"Face it," said the source, "how could you profess mass poisoning and not use it on yourself. It makes more sense if someone else shot him."
Jones was found lying at the entrance of the commune's large assembly hall with a bullet in the head. Near him were his wife, who was cuddling one of their children in her arms, both dead of poisoning.
Also nearby lay a pistol that Jones could have used to kill himself. But, said the source, the weapon may have been planted there.
Police entertained that suspicion, said the source, because there seemed to be a certain amount of stage setting with the bodies.
"If you die of cyanide, which seems to have been the poison, your body goes into spasms and contorts in death," said the source. "But at Jonestown, everyone looked relaxed."
There would have been time for anyone to stage-manage the scene, however gruesome that sounds, since the first troops and police to enter the commune did not do so until Sunday night, more than 24 hours after the suicides began.
Jones' attorneys, Charles Garry of San Francisco and Mark Lane, were at the commune when the death ritual began around 5:30 Saturday night.
Only an hour earlier they had saved Rep. Ryan, they said, from a knife attack by cultist Don Sly, 50.
The attack came at the end of Ryan's overnight visit to the commune, while the congressman was chatting with Jones and the two attorneys in a room, said Garry.
"Sly ran in with a knife and screamed, 'I'm going to kill you, you S.O.B. He grabbed Ryan around the neck and put a knife in front of his body. Matk and I wrestled him off and Ryan was not injured."
Because there was not room enough in the two small planes taking Ryan and his party back to Georgetown, Garry and Lane decided to stay overnight at the commune. Shortly after the attack---and about the time that Ryan, three newsmen and a member of the cult who was leaving were gunned down at the airport six miles away---Jones called a general meeting of the commune members in the assembly hall. Garry said Jones appeared very distressed that 14 of his followers had decided to quit the commune and the [sic] accompany Ryan out of the area.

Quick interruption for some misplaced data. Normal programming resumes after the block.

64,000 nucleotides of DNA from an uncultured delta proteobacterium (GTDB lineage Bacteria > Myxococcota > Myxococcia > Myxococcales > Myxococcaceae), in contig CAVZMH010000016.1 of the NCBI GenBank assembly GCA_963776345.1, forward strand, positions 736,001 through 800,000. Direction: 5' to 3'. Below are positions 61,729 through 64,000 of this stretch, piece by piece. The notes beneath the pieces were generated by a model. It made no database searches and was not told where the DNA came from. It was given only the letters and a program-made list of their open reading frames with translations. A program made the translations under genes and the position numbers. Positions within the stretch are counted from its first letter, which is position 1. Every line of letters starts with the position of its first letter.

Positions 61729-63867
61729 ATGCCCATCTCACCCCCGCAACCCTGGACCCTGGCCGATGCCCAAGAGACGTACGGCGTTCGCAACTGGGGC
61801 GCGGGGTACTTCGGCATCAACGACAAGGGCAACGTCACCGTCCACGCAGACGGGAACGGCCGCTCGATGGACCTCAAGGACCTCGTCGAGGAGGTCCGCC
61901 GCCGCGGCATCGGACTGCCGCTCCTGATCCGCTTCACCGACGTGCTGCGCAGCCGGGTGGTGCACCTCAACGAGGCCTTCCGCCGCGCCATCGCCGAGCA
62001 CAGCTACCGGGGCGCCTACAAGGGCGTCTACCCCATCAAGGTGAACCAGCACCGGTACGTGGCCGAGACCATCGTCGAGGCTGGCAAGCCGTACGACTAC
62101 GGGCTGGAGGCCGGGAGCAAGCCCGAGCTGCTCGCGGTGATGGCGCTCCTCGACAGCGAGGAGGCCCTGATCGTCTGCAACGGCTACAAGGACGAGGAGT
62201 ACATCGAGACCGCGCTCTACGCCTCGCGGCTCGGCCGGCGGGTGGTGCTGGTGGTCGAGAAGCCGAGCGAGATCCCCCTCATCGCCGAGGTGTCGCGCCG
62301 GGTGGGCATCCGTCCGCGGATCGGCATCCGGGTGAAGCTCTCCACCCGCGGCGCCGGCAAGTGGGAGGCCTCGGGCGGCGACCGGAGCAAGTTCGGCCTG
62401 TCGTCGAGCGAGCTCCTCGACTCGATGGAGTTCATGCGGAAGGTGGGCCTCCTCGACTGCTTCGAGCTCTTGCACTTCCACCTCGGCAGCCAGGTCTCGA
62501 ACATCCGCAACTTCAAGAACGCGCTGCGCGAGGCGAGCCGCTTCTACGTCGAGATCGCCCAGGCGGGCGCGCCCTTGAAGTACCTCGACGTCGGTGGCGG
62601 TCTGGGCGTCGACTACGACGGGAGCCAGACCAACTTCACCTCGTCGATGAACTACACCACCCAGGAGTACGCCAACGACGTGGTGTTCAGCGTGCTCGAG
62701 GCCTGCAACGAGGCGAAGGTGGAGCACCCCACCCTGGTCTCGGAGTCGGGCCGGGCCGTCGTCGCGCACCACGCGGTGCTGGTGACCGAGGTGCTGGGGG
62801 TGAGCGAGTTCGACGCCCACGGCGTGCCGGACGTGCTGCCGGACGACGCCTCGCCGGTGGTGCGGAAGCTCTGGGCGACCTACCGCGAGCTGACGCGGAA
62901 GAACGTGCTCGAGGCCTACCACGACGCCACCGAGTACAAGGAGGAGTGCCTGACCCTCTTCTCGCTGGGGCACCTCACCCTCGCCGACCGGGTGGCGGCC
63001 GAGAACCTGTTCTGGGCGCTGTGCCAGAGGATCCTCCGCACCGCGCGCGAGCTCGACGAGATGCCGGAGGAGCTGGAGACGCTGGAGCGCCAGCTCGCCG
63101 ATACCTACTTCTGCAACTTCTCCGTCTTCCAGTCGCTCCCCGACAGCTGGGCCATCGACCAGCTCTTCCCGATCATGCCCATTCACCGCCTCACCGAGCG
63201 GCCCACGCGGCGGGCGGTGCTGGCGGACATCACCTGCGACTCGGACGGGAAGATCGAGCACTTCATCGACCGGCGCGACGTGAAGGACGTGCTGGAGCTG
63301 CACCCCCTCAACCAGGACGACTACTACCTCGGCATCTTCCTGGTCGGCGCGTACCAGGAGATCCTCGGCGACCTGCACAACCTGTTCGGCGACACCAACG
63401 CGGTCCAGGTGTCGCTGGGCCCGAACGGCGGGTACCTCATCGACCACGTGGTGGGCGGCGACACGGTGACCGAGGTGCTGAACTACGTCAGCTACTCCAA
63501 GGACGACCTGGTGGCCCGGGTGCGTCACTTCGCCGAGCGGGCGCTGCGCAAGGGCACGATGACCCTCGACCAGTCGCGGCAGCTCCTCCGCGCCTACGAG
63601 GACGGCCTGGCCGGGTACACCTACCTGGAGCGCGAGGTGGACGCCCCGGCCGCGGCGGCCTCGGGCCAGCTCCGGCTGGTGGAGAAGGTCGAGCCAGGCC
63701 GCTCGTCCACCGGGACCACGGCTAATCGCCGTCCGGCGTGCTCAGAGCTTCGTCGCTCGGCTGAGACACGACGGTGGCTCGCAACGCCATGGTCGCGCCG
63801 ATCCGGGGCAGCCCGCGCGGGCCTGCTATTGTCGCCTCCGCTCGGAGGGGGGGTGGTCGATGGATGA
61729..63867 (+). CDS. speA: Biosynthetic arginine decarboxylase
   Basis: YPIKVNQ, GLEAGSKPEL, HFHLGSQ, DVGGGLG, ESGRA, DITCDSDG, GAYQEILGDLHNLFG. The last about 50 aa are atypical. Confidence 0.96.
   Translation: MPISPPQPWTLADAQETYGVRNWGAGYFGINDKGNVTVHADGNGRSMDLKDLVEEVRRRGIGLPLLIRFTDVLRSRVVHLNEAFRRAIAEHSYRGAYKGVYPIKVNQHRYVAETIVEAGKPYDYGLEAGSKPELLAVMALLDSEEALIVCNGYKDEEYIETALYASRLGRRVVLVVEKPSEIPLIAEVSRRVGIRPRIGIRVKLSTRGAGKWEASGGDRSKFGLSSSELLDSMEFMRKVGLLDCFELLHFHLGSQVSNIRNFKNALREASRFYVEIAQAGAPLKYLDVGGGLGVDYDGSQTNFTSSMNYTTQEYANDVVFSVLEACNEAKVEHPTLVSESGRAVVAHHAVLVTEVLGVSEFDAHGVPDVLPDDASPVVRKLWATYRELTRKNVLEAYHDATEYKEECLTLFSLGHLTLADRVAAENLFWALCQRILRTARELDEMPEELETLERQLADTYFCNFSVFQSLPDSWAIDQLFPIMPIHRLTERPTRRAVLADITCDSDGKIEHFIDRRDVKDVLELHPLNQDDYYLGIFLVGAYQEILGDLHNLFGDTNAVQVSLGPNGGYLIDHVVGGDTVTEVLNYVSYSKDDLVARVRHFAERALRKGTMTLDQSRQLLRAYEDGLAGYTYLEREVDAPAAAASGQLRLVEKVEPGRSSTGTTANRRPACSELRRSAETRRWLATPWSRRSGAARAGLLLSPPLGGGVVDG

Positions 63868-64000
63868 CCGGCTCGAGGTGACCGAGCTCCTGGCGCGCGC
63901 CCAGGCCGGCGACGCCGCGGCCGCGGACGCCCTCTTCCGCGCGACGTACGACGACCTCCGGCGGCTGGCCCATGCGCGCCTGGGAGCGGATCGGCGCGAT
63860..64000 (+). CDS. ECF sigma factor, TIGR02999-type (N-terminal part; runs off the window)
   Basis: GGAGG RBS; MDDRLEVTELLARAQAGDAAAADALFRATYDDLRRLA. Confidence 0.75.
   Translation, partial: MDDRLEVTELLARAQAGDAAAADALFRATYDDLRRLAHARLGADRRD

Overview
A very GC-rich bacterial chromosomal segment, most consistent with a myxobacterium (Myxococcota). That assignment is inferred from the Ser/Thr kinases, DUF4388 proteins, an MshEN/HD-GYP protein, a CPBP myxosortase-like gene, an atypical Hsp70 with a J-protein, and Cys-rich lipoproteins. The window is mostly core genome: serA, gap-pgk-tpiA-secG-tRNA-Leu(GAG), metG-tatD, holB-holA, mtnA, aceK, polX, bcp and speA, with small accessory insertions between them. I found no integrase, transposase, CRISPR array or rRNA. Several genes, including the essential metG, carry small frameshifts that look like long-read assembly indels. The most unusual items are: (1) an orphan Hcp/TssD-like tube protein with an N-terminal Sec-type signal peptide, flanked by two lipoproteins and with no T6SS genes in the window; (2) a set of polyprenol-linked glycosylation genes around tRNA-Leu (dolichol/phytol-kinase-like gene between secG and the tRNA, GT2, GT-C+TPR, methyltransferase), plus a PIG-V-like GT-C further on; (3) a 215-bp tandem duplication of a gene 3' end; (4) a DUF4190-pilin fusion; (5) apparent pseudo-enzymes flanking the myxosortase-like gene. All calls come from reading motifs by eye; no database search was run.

Garry and Lane were not allowed to attend the general meeting, which was unusual and a bit frightening for both men,
After they heard snatches of speeches calling for mass suicide, the two attorneys said in interviews in Georgetown, eight men emerged, went to a room, and ran back to the hall with rifles, some of them carrying two and three weapons.
About this time, said Garry, two black youths with rifles "at semi-ready" came up to the attorneys "smiling, very happy and said, 'We are going to die in protest against fascism and racism. Revolutionary suicide is to die with honor and dignity.'"
Added Garry: "the way they were carrying those guns we thought they were sent to kill us."
With some fast thinking, Lane told the men that "we will be left to write your glorious history."
That seemed to satisfy the two young men and they told the attorneys how to escape, said Garry.
Dusk was falling as Gary and Lane set out through the marshes and thickets of the jungle. As they reached a nearby hill, both men said, they heard Jones screaming, "mother, mother, mother."
Then shots began ringing out, they said. It was nearly 24 hours later when they finally escaped the jungle, tired but uninjured, and made their way into Port Kaituma, where for the first time they learned of the deaths of Ryan and the others. They finally got to Georgetown late Sunday night.